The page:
The BBC’s holiest prophet
Does the BBC call in someone from the MCB to write some of its news articles, or what?
The Danish cartoonist behind drawings satirising the Prophet Muhammad has urged a Dutch lawmaker to air an anti-Islam film despite Muslim outrage…Mr Westergaard’s cartoons in a Danish paper triggered riots by Muslims in many countries in 2006.
Where to begin? Kurt Westergaard wasn’t ‘behind’ all the Motoons; he drew one of them, that’s all. And there’s the unqualifed censoriousness of ‘anti-Islam film’ – the silent but obtrusive assumption that Islam should be immune from opposition. And then the usual, indeed obligatory, distortion in which the cartoons ‘triggered riots’ as if the cartoons were to blame, along with the repetition of the claim that the cartoons, plural, were Westergaard’s work. And then there’s the absence of any mention of the fact that Westergaard is under active death threat. Look at the article, look how far down the page you have to go before that little item is mentioned. Damn near the end, that’s how far. Long before you get to that, you get to more unsubtle blaming of Westergaard for drawing a cartoon.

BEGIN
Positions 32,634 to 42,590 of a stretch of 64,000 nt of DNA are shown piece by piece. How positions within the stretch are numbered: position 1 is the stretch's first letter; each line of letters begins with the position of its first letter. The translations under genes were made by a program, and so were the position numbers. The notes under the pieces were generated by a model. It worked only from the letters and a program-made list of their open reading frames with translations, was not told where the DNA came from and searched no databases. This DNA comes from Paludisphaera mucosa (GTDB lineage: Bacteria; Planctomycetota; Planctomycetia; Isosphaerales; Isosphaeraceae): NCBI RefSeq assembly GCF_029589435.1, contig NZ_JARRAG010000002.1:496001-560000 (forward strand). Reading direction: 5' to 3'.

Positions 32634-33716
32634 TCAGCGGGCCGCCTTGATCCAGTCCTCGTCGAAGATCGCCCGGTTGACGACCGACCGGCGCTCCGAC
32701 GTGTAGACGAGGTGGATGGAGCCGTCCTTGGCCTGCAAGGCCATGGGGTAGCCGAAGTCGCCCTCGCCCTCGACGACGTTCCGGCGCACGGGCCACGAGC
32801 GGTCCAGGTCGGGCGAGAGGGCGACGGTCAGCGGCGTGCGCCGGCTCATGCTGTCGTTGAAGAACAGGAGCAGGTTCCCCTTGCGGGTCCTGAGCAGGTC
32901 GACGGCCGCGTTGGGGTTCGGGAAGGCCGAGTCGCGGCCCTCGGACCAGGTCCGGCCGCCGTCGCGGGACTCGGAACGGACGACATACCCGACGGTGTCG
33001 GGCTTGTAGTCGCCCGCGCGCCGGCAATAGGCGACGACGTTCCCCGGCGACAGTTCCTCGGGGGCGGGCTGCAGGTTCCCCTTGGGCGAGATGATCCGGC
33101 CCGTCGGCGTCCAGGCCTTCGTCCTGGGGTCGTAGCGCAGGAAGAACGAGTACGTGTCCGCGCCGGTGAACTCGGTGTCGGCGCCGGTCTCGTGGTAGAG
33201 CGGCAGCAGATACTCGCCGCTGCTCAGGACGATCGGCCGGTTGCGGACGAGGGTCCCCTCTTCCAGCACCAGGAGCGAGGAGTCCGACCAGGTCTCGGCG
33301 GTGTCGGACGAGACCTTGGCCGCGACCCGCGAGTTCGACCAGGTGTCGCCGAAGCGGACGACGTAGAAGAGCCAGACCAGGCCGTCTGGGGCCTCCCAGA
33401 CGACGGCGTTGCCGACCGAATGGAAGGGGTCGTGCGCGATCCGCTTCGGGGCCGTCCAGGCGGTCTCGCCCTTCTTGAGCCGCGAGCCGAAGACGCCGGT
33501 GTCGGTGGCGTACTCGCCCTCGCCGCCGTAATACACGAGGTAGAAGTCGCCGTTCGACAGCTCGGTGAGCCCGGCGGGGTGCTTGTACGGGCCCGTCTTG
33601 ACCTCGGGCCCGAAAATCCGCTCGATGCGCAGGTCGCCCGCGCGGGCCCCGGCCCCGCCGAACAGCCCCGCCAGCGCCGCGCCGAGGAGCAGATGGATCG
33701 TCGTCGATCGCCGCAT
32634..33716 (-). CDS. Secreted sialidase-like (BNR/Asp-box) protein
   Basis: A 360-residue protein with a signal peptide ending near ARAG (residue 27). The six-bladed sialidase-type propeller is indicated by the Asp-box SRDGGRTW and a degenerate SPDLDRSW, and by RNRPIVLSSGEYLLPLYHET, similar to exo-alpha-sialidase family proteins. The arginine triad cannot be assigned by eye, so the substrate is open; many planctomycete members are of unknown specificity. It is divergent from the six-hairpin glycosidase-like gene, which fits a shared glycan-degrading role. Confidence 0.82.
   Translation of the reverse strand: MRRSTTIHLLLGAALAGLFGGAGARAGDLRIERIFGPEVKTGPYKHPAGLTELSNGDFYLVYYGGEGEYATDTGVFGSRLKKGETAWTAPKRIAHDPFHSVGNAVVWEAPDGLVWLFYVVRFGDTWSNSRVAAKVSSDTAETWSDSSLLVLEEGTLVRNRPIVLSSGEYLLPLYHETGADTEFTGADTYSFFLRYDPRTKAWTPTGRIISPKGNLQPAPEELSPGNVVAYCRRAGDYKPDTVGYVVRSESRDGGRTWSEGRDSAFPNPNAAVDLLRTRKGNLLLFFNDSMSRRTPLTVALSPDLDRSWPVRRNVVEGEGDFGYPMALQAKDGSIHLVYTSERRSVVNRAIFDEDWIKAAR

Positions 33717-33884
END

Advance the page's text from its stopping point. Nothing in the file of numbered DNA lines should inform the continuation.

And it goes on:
Mr Westergaard was one of 12 cartoonists behind the Prophet Muhammad drawings, but he was responsible for what was considered the most controversial of the pictures. The caricature – originally published in the Jyllands-Posten newspaper in 2005 – featured the head of Islam’s holiest prophet with a turban depicting a bomb with a lit fuse.
Islam’s holiest prophet. Got that? The BBC wouldn’t want you to miss the point, now – this was Islam’s holiest prophet that this terrible Danish fella drew a cartoon about. Not just any old prophet, but Islam’s holiest prophet. Is your skin crawling? Is your hair standing on end? Are you flushing with rage?
The cartoons were later reprinted by more than 50 newspapers, triggering protests in parts of the Muslim world in 2006.
That ‘trigger’ word again – twice in one article. You do get it, right? It’s the cartoons’ fault, and the more than 50 newspapers’ fault. No mention – I repeat, no mention – of the Danish mullahs who trotted the cartoons around various Middle Eastern countries, doing their large bit to ‘trigger’ things; no mention – not a word – about the fake ‘cartoon’ with the pig snout, which probably did more to ‘trigger’ things than the 12 cartoonists and all of Denmark combined. It was the mullahs themselves who put that cartoon in – but they don’t come in for all this scolding and glowering from the BBC. Why not? Why is the BBC in such a hurry to wag its nasty inky finger at Westergaard while letting the mullahs completely off the hook?